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This is assuming the wizard in question has access to the spells Shadow conjuration or Greater Shadow Conjuration and uses it to duplicate the effects of major creation

Let's say you're in trapped room based on balancing weight and any movement will cause it to shift (thus trapping those in the room to until they can balance the weight or dropping them into a pit below), could one create an illusion of weight to balance out the weight of the PCs in the room, allowing them to escape safely? Because an illusion is only at most 20% real(shadow conjuration) - 60% real (greater shadow conjuration) due to shadow-stuff, would that mean that whatever the image is would X times as large as it would normally be? That is assuming the room is able to disbelieve. Let's say the illusionist is outside the trapped room, how could s/he find out how large of an illusion that needed to be made?

According to this question: Can an illusion hold weight? it was opined that it does. If it can hold weight, why wouldn't it have some sort of mass?

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    \$\begingroup\$ Where is the "illusions are 50% real" located in the rules? \$\endgroup\$ – Reibello Jul 23 '16 at 20:55
  • \$\begingroup\$ @Reibello They typically do half the normal damage, and 20% against disbelievers (tho the greater shadow conjuration does 60%) \$\endgroup\$ – Jesse Cohoon Jul 23 '16 at 21:05
  • \$\begingroup\$ @JesseCohoon: "Shadow conjurations are actually one-fifth (20%) as strong as the real things, though creatures who believe the shadow conjurations to be real are affected by them at full strength." "Spells that deal damage have normal effects unless an affected creature succeeds on a Will save. Each disbelieving creature takes only one-fifth damage from the attack." (Shadow evocation) \$\endgroup\$ – user17995 Jul 23 '16 at 21:09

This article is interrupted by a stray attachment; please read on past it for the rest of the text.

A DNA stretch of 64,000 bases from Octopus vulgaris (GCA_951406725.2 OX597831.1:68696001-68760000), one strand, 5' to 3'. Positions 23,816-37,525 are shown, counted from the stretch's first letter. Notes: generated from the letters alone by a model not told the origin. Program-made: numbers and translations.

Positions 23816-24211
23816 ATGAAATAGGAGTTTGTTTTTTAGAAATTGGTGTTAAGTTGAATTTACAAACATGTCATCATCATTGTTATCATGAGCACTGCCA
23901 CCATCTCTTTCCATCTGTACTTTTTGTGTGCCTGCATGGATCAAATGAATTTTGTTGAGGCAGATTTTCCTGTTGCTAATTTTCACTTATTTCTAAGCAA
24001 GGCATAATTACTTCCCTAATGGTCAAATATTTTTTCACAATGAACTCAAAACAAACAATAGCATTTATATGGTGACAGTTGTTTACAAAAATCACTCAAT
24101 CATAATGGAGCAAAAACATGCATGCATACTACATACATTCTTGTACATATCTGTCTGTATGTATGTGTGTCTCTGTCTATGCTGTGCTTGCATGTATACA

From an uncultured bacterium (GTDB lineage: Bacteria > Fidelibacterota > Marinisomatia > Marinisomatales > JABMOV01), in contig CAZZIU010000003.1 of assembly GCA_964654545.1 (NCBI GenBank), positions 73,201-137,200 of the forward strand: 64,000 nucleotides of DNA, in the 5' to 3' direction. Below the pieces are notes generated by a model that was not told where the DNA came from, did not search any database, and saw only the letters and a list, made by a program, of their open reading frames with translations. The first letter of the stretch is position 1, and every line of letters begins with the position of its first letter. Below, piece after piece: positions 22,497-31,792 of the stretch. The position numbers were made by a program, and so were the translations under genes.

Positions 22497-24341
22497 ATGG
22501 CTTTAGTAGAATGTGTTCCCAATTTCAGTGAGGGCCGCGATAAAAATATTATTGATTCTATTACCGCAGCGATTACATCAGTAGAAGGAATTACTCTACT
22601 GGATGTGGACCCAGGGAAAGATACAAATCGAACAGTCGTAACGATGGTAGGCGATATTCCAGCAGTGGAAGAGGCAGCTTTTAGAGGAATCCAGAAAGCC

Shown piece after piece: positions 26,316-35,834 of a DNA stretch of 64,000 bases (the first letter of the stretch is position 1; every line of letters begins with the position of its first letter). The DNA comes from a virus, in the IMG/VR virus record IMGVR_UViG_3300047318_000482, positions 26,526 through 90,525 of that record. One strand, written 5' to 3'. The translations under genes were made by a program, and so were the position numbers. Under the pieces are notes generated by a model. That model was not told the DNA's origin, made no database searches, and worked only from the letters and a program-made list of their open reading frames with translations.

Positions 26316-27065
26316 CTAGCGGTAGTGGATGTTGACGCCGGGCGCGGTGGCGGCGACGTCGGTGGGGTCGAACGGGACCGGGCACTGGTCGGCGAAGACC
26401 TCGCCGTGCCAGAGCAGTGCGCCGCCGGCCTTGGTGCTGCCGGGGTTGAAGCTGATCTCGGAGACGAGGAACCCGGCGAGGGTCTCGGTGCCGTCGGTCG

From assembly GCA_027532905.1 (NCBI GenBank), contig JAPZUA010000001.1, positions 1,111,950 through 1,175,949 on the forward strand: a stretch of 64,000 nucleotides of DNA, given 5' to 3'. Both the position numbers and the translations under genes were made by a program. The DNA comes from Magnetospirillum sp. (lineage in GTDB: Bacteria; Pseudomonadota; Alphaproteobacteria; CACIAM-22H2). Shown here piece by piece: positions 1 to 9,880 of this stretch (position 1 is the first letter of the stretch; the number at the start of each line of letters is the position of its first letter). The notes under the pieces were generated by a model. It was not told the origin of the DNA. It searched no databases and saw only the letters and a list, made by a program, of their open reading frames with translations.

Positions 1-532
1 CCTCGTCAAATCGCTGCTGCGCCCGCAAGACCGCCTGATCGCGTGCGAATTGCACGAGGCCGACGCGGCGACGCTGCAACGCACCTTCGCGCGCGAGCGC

• \$\begingroup\$ @TuggyNE so "between 20% and 60% real" would be a better edit instead of the 50% I have listed? \$\endgroup\$ – Jesse Cohoon Jul 23 '16 at 21:12
  • \$\begingroup\$ @JesseCohoon: If you're assuming that the trapped room effectively disbelieves, yes, that would make sense. (Otherwise they are 100%.) \$\endgroup\$ – user17995 Jul 23 '16 at 21:15
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Based on the information available to me in the SRD, it appears that only Shadow illusions would be able to create any weight against such a trap. Other illusions would require the trap to be able to "perceive" the illusion. So let's look at some excerpts from Shadow Conjuration.

You use material from the Plane of Shadow to shape quasi-real illusions of one or more creatures, objects, or forces.

Shadow conjuration can mimic any sorcerer or wizard conjuration (summoning) or conjuration (creation) spell of 3rd level or lower.

Shadow conjurations are actually one-fifth (20%) as strong as the real things, though creatures who believe the shadow conjurations to be real are affected by them at full strength. Any creature that interacts with the conjured object, force, or creature can make a Will save to recognize its true nature.

Shadow objects or substances have normal effects except against those who disbelieve them.

Objects automatically succeed on their Will saves against this spell.

So it looks like the trap just "knows" that it's not a completely real object. For the purposes of SCIENCE! let's assume that we're using Greater Shadow Conjuration, with a 60% effect ratio, and usable up to 6th level Conjuration Spells. My suggestion is a Greater Shadow Conjuration Wall of Iron, which creates an 1" thick 5' x 5' wall per level. Since we're clearly at least level 13 if we can cast this, we get a 1" thick 65' x 5' wall of iron. Per square inch, iron weighs around .26 lbs. According to some quick and dirty math, this means that the wall is 46,800 sq. inches, multiplied by 0.26, which leaves us with 12,168 lbs of fake iron. Which we need to reduce, because it's not all real. It turns out, that we end up with only 7,300 lbs of fake iron, which will probably take your party's balancing act, and turn it upside down.

Unless you took that wall of iron, and placed it symmetrically across the axis of room rotation, which would make your weight pretty negligible. It also might just collapse the room as well though.

Of course, the spell does require Line of Effect to the destination, so you'd have to get some way to be able to see into the room. If you're just on the other side of the door or wall, Stone Shape would work nicely.

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Yes, a Shadow Conjuration would have some mass.

Since they are suggested to be about 20% real if the subject does not believe it, then they would have about 20% mass, compared to a fully real object.

It should be argued that the room itself, as an unintelligent object, is incapable of belief in the illusion.

But if you have a wizard with far too much free time, an intelligent room is not entirely impossible...